Permit me, then, dear brethren, to urge you earnestly to contend for the faith "which was once delivered unto the saints." "Beware lest any man spoil [5/6] you through philosophy and vain, deceit, after the tradition of men, after the rudiments of the world, and not after Christ." Meddle not with them that are given to change; remember that the Gospel is not like human science, forever changing and for ever new. If you would abide in the Church of the Living God, "which is the pillar and ground of the truth," you must continue "steadfastly in the Apostles' doctrine and fellowship and in breaking of bread and in prayer." Thus only can we walk with assurance through our pilgrimage here, finish our course with joy, lie down in peace, and awake to glory, where trial shall be ended, duty be free from hindrance, and love and peace from the presence of the Father, the Son and the Holy Ghost grow and increase through the endless ages of eternity.

Secondly. We are to be diligent in good works, "always abounding in the work of the Lord." But is this, you ask, a thing to which Christian men, banded together for good works, need to be exhort ed? Do those who show by their presence here to-day that they are pledged to God's service, require to be urged to be diligent in His work? Brethren, it is a humiliating thought, but it is even so. With the best of us, the corruption of our fallen nature, the numerous temptations of the world, the deceptive habit of measuring ourselves by the conduct of others, all tend to produce, from time to time, remissness and carelessness in spiritual things. Even those that are the most earnest in the work of the Lord are apt at times to grow weary in well doing and to rest in "the form of godliness" without its power. Suffer, then, the word of exhortation, that it is not sufficient for our Christian calling to live decent and moral lives, free from open sins and without reproach among men. True religion is so practical that its character must pervade every thing that we think and say and do. It is a living principle 'of love to [6/7] God, of obedience to His laws, of faith in His Word, of charity and good-will towards men. It is animated by the illuminating influences of the Holy Ghost, that must permeate the whole man, and manifest its sanctifying presence in his daily walk and conversation. The Christian will let his light shine before men; he will live as a stranger and a pilgrim upon earth; and it will be seen that, while he seeks first the kingdom of God and His righteousness, he looks for a "city which hath foundations, whose builder and maker is God."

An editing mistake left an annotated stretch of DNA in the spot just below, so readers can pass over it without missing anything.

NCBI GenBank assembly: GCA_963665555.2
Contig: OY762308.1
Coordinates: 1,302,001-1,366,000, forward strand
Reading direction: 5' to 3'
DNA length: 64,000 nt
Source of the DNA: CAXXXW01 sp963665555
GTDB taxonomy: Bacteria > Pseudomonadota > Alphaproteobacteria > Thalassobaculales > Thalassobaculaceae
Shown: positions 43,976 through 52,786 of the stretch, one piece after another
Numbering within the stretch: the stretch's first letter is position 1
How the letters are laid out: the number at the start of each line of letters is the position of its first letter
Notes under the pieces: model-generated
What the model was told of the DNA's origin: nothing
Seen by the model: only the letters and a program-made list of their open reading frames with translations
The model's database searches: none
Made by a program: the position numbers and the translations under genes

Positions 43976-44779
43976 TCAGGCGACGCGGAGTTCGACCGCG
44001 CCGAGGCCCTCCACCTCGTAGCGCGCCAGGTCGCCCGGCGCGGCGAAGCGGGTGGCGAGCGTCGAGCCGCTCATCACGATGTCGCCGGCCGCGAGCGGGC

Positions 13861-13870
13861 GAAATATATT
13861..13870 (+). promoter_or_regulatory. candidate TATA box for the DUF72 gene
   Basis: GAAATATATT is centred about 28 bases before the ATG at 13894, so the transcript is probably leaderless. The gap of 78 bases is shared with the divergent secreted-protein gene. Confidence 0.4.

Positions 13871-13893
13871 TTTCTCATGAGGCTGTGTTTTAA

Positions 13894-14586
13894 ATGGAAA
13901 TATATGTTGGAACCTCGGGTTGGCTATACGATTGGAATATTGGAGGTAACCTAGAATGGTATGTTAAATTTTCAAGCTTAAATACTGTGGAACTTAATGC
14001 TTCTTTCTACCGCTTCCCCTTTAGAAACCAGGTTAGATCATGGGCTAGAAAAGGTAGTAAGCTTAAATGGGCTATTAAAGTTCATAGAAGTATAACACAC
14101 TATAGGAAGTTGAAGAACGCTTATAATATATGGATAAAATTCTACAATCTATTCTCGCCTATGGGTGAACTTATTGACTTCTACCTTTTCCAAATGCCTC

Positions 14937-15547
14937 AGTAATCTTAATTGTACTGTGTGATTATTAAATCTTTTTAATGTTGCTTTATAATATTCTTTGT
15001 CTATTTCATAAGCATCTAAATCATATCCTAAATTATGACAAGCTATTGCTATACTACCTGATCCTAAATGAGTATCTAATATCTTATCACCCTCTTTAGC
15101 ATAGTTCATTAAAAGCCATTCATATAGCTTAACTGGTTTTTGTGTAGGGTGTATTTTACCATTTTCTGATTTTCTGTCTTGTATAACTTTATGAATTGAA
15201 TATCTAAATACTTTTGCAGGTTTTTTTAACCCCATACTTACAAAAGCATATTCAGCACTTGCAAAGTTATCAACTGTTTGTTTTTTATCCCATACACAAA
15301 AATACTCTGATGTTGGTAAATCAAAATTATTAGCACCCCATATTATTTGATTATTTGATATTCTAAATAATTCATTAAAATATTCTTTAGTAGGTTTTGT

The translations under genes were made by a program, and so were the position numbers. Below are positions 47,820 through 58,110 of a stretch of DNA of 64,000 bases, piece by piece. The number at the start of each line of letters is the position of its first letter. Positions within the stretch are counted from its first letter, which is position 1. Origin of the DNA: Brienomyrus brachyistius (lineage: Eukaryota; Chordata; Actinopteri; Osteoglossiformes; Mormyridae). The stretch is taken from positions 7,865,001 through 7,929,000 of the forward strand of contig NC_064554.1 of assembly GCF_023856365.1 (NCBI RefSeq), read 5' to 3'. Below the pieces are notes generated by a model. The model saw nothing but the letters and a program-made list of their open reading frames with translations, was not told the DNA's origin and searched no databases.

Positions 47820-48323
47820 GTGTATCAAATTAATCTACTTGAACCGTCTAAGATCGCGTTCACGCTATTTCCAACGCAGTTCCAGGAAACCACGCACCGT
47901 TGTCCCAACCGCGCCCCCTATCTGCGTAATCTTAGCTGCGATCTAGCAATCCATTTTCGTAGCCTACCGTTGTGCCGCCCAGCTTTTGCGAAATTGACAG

The necessity of diligence in the work of the Lord is, therefore, simply the necessity of obeying our Christian calling. Without it there can be no growth in grace, no real service, no sure success. "The kingdom of Heaven suffereth violence (or is 'gained by force') and the violent take it by force." Care and diligence, earnestness and exertion, are as essential elements of success in the Christian life as in any earthly calling. Those who strive for an. incorruptible crown must strive for the mastery as earnestly as those who seek to obtain a corruptible one. The Apostle uttered no unmeaning phrase when he wrote, "Always abounding in the work of the Lord." Keep, then, dear brethren, ever before your minds this great truth; think of it especially in connection with the work which you are pledged to do; let it stir you up to renewed diligence in your Christian calling; in personal religion; in fulfilling the vows of your baptism; in watching against the temptations of the world; in keeping the commandments of the Lord; and in the daily exercise of those virtues and charities which belong to the disciples of Christ. "Mind not high things, but condescend to men of low estate." "Present your bodies a living sacrifice, holy, acceptable unto God, which is your reasonable service." Be humble, be patient, be persevering; seek no release from the full measure of your religious [7/8] duties; yield to no compromise with the world and the flesh; fear no reproach for the name of Christ, but continue "steadfast, unmoveable, always abounding in the work of the Lord."

Thirdly, and lastly. And here the argument of St. Paul is so forcible that one would sup pose it irresistible. "Forasmuch as (or because) ye know that your labor is not in vain in the Lord." What the reward of that work shall be no words of mine, not even the pen of an inspired Apostle, can describe. "Eye hath not seen, nor ear heard, neither hath it entered into the heart of man to conceive the things which God hath prepared for them that love Him." Sufficient for us to know, that it will be a state of happiness, unclouded by any shade of sorrow, as infinite in duration as our labors and travail here have been finite, and as eternal as the God from whom it all proceeds. What more can the most exalted imagination desire than to dwell forever with Him who has loved us and given Himself for us, and washed us from our sins in His own blood. Keep, therefore, beloved brethren, ever before your minds the glorious prospect which awaits the child of God in the world to come. This prospect will illumine the dark places and smooth over the rough paths of this life. It will uplift your daily toil and shed a halo about the every day exertions which must be made to gain your daily bread. It will provide a higher motive for living. It will gradually lead you, whether you eat or drink, to do all in the name of the Lord Jesus. And when the end shall come, you will realize that you have fought a good fight, that you have kept the faith, and that henceforth there is laid up for you a crown of righteousness, which the Lord, the righteous Judge, will give you at that day, and not to you only, but to all them that love His appearing.

Project Canterbury